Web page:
Ray Sanchez will leave any of your athletic accomplishments in the dust of his well-used running shoes.
Sanchez, 55, runs more than 1,200 miles annually in ultramarathons, which are footraces longer than the traditional marathon length of 26.2 miles.
These races have taken him to New Zealand, Europe, Mexico, and India, where he ran the 2 highest mountain passes and came in second place.
He is also 1 of only 2 people in the world to have run the 135-mile Badwater ultramarathon 14 consecutive times. Billed as “The World’s Toughest Foot Race,” it starts at the Badwater Basin in Death Valley, which marks the lowest elevation in North America, and ends at the trailhead of the Mt. Whitney summit, which is the highest point in the contiguous United States.
Oh, and it takes place in July.
“My goal is to run it 20 times and then stop,” Sanchez said of the grueling course.
When it comes time to enter any ultramarathon, Sanchez said he is always “all in.”
Saying yes; getting lost
Perhaps an ultramarathon runner is not born but rather grown.
Sanchez, an engineer at the Kaiser Permanente South Sacramento Medical Center for 23 years, ran cross country in high school, which made him seem like the perfect running buddy for his colleague Tom Zinkle, MD, a now retired physician who for 2 years asked him to partner on runs.
“I finally said yes in 2006,” Sanchez said. “At first, I was huffing and puffing, and then I kept going. I thank him whenever I see him at races now.”
Sanchez terms running “an addiction and a mindset” that quickly led him to the California International Marathon, a qualifier for his next stop: the Boston Marathon. That put Sanchez on the trail of the elite ultramarathons that he said “seemed more fun.”
Soon Sanchez was running and racing every weekend, from the rigorous 100-mile Tahoe Rim Trail Endurance Run to the Brazil 135, which climbs 35,000 feet.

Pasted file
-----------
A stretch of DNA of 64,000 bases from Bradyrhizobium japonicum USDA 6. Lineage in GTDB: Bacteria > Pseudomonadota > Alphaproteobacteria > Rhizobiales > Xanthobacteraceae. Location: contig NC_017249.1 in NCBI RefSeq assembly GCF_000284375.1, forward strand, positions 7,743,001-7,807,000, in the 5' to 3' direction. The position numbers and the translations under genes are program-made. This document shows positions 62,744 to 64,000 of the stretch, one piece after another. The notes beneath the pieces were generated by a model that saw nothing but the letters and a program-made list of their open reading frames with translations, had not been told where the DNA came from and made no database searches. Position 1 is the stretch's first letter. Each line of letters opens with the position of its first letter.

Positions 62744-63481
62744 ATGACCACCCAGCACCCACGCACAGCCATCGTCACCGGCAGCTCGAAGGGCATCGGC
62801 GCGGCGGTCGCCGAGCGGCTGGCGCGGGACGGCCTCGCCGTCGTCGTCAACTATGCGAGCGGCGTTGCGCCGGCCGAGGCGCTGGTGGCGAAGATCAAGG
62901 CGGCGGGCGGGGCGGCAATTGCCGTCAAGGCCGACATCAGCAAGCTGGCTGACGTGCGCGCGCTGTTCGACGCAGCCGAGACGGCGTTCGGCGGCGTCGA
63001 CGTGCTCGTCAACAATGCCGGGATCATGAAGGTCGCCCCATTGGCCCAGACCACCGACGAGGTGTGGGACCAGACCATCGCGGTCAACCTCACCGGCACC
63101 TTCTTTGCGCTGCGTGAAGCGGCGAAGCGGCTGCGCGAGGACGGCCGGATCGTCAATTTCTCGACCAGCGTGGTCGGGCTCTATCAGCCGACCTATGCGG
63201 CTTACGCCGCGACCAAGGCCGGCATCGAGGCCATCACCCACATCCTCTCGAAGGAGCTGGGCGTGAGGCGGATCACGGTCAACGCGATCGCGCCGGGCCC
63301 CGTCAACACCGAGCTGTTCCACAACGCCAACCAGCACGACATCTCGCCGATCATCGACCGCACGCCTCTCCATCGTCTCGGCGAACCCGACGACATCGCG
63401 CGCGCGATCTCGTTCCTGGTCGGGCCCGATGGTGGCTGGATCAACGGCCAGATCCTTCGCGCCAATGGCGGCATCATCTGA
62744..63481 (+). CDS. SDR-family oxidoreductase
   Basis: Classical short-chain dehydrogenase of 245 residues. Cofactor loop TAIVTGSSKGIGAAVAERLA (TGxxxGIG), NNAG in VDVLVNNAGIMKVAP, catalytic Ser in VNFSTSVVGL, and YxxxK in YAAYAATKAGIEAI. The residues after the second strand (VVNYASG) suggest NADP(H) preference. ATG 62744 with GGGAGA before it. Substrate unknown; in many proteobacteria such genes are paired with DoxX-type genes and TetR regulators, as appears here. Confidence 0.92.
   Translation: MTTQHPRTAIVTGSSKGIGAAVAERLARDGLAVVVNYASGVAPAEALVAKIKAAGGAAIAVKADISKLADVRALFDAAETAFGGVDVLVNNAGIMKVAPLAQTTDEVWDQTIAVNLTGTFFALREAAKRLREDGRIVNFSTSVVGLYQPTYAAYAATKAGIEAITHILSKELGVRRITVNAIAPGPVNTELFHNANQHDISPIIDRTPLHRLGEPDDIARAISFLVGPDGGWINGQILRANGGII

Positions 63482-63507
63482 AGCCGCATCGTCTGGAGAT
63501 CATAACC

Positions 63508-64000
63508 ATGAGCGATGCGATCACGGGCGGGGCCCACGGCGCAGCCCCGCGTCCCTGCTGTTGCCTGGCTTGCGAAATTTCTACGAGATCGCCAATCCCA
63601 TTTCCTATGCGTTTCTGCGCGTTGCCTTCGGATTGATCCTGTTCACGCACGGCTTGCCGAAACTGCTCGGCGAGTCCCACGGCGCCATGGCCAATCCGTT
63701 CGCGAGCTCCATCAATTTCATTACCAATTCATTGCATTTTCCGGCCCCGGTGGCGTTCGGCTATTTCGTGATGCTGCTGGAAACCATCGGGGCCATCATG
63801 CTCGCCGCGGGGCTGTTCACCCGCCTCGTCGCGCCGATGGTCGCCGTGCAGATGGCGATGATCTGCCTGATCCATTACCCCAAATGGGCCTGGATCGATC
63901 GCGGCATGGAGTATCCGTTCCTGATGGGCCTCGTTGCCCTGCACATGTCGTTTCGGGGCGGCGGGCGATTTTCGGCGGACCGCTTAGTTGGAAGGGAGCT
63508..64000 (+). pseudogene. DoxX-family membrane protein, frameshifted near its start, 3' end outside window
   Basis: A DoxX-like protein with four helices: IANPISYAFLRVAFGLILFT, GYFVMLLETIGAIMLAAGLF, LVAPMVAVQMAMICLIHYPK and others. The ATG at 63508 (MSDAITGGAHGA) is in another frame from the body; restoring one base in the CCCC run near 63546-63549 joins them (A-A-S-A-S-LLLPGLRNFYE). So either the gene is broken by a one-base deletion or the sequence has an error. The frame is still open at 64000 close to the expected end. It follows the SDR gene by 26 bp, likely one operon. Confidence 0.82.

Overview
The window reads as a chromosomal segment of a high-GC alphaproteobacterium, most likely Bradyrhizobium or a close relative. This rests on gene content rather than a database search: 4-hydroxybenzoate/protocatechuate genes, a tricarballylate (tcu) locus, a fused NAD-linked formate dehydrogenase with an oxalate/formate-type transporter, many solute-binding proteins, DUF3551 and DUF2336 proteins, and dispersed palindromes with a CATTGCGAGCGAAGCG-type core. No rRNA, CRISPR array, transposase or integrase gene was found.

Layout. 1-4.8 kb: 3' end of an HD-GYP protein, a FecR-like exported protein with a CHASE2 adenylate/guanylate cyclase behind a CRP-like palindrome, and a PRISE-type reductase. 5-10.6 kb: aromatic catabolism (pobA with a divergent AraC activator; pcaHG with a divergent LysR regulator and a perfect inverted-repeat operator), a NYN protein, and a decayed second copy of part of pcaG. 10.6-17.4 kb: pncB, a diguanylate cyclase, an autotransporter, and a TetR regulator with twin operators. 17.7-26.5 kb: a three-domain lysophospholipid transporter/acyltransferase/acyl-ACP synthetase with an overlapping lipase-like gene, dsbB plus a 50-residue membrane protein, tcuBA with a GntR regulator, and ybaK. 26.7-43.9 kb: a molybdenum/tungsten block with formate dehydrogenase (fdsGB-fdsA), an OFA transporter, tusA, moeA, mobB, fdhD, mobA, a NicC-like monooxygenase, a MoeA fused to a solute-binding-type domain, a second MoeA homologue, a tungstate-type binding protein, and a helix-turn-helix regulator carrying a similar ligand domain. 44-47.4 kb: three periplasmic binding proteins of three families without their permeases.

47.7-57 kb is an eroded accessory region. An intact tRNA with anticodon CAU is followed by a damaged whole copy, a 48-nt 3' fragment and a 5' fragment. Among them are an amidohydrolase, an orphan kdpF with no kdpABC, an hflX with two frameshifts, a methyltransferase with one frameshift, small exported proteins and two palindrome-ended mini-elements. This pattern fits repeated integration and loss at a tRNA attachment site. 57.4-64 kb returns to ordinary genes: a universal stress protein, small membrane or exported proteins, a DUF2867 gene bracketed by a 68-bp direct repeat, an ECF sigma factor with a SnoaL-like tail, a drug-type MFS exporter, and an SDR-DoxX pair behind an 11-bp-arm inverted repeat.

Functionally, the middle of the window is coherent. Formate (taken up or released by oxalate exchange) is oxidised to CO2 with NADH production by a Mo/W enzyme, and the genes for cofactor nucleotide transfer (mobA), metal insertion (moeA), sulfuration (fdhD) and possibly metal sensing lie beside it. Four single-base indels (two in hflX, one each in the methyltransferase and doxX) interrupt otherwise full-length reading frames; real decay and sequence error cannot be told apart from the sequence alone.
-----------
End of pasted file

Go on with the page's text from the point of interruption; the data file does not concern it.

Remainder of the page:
It was during his first time he tried this competition that Sanchez had one of his greatest misadventures by becoming lost on the course for 14 hours. When he finally made it to the third aid station, traditionally the last in such races, Sanchez assumed he was done. After a meal and a shower, Sanchez was relaxing when the frantic race director told him he still had a marathon left to do.
Sanchez got up and completed the course, with 2 hours left to spare of the allotted 58.
Hallucinations, cookies, a sled
By now Sanchez has run more than 100 100-mile races.
He typically prefers to run through the competitions, meaning that he does not stop to eat or sleep. (Sometimes competing at night, Sanchez said he hallucinates. “Bushes can look like Mickey Mouse.”)
If that makes him seem somewhat superhuman, Sanchez did recently take 2 weeks off from running to rest one of his knees. And he admits to a weakness for cookies and M&M’s. And for his 4 kids.
While he takes pride in his athletic accomplishments, Sanchez said, “The best reward is that I didn’t realize how many people I could inspire. Many of my co-workers have gotten into running or walking.”
One of his co-workers even helped him manage to become a repeat runner of the Arrowhead 135, recognized as one of the 50 toughest races in the world. The competition takes place in the dead of winter in Minnesota. Temperatures drop to below 40 degrees; typically, only half of the entrants finish the course.
“It makes the Iditarod look easy,” Sanchez said. But it wouldn’t be possible every year without the sled made for him by fellow engineer Mark Ruppert, “a great welder.”
Sanchez said the secret to his running success is simple: listening to his body and having fun.
“I believe in the saying, Run your own race, not someone else’s.”
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